My husband is in his truck waiting as I post this blog. It's fair time, you know the harvest type fairs so popular in the midwest. The Sandwich Fair started yesterday and tradition has had us attending each Thursday for oh -- some thirty years now. I can smell the cinna-buns already.
We always go in the early morning. The huge trees create a canopy from the sun and it's a wonderful feeling when its rays sneak through to warm everything up. As the day progresses the avenues grow crowded, yet we stop and visit our neighbors and friends as we stroll about. Thursday is pretty much hometown day; the city folk haven't yet discovered that mid-week is better than weekend. Please keep our little secret ~ the streets are crowded enough.
I can't decide what is my favorite part of the fair. The child in me loves to see how much the pumpkins weigh. Our neighbor Kent has won several years for having huge pumpkins, some as heavy as 700 pounds. The librarian in me visualizes a book ... The Pumpkin At The Fair! And I see colorful pictures of a farmer and his crop, one giant pumpkin in the bed of his truck as folks look on with awe. And the grandma in me loves the animals ... the rabbits are my favorite, but the sheep dogs working and showing their talents comes in a quick second. But then there's the petting zoo and the baby chicks are so fuzzy and cuddling and the piglets so pink they need their own crayon named after them. I'd call it piglet pink!
Of course we will look over the new tractors, trailers and trucks. My husband will dream his own dreams as I wonder off toward the barn housing homemade and home grown. The quilts hang as beautifully from the rafters and walls as flowers fluttering in a well kept garden.
And the people ... I love to people watch. If you need a character for your story, just sit on a bench and let your eyes devour the banquet of diversity. I'm usually eating something while I people watch. It's a good disguise; nobody likes being scrutinized. But I can't help myself. I look for those small oddities that make folks unique and my characters intriguing. Once I've filed away several ideas, and my funnel cake is gone, I move on, usually to the restroom to wash sticky fingers.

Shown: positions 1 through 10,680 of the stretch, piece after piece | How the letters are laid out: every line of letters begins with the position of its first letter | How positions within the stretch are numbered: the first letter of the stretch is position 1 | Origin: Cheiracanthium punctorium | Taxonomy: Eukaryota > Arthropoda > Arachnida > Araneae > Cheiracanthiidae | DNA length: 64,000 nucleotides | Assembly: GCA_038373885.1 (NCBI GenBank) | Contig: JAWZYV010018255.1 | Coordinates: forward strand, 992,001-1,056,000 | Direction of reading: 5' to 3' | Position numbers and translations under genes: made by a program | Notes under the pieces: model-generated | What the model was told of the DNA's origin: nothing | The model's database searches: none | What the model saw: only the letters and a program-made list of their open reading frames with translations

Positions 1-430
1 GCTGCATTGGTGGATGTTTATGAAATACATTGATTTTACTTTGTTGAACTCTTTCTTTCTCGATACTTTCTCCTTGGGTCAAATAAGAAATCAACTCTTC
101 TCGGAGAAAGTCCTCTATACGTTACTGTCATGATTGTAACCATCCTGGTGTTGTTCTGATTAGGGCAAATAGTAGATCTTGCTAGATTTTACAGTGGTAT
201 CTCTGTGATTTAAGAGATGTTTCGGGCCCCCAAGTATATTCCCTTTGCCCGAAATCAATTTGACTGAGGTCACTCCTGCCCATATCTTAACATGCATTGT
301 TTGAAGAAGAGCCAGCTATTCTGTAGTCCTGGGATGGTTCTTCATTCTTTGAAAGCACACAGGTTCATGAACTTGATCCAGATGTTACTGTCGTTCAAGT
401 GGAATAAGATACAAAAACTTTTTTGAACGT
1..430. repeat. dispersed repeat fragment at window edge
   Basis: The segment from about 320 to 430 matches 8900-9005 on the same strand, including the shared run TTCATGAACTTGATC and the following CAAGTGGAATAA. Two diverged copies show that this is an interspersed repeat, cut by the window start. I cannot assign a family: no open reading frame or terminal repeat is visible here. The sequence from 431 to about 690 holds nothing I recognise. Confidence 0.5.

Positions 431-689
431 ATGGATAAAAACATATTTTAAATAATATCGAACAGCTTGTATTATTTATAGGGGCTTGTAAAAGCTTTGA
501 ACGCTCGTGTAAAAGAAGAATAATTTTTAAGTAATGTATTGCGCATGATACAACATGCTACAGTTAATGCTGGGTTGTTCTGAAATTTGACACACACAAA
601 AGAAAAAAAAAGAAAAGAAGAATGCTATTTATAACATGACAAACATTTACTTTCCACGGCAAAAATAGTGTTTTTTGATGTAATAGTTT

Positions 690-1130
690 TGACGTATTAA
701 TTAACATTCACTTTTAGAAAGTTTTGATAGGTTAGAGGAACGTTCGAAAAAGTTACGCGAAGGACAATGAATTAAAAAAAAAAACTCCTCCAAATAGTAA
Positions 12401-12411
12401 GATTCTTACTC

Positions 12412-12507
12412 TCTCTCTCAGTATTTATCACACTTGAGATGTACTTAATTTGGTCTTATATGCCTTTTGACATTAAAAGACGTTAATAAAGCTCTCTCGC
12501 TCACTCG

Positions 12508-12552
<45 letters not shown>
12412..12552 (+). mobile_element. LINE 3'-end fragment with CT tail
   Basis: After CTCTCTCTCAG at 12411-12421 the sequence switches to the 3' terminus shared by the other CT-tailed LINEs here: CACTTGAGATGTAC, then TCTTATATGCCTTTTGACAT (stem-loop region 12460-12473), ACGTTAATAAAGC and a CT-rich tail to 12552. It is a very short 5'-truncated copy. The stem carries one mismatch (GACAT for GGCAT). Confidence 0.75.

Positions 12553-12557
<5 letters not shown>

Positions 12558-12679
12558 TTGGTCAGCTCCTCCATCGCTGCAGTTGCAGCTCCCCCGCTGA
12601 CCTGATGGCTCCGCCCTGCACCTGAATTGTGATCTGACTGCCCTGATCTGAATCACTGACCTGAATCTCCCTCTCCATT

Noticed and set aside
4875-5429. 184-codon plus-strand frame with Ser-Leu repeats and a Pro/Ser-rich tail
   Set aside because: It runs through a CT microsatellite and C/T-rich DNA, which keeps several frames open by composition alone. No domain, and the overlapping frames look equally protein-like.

The antique tractor displays are one of our favorite spots and the pony rides where our granddaughters like to go. We walk through the camper and boats displays, dream of the day when we might own such a luxury. As we pass vendors, my eyes land on harvest and farming decorations. I buy what I can't live without and let the others go.
The day will melt away, but we'll return Friday night for the country western concert
in the grandstands. We may take in the harness racing or tractor and truck pulls. We may even wind our way through the two midways of thrill-a-minute rides.
The days at the fair will go quickly, they always do. But I will sort through my little bag of charater traits I discovered until they are in a safe place for retreaving when I need them. Paper and pen are usually needed for this. I don't trust myself enough to remember minute details anymore.
And the smells ... don't forget to catalog the scents you'll need to create a vivid picture for your readers. The animals offer a wide variety, and mix that in with corn dogs and cotton candy, one wonders how the words don't jump right off the page.
So if you're looking, needing descriptive thoughts, visit a fair this fall. It's a writers delight.
Til next time ~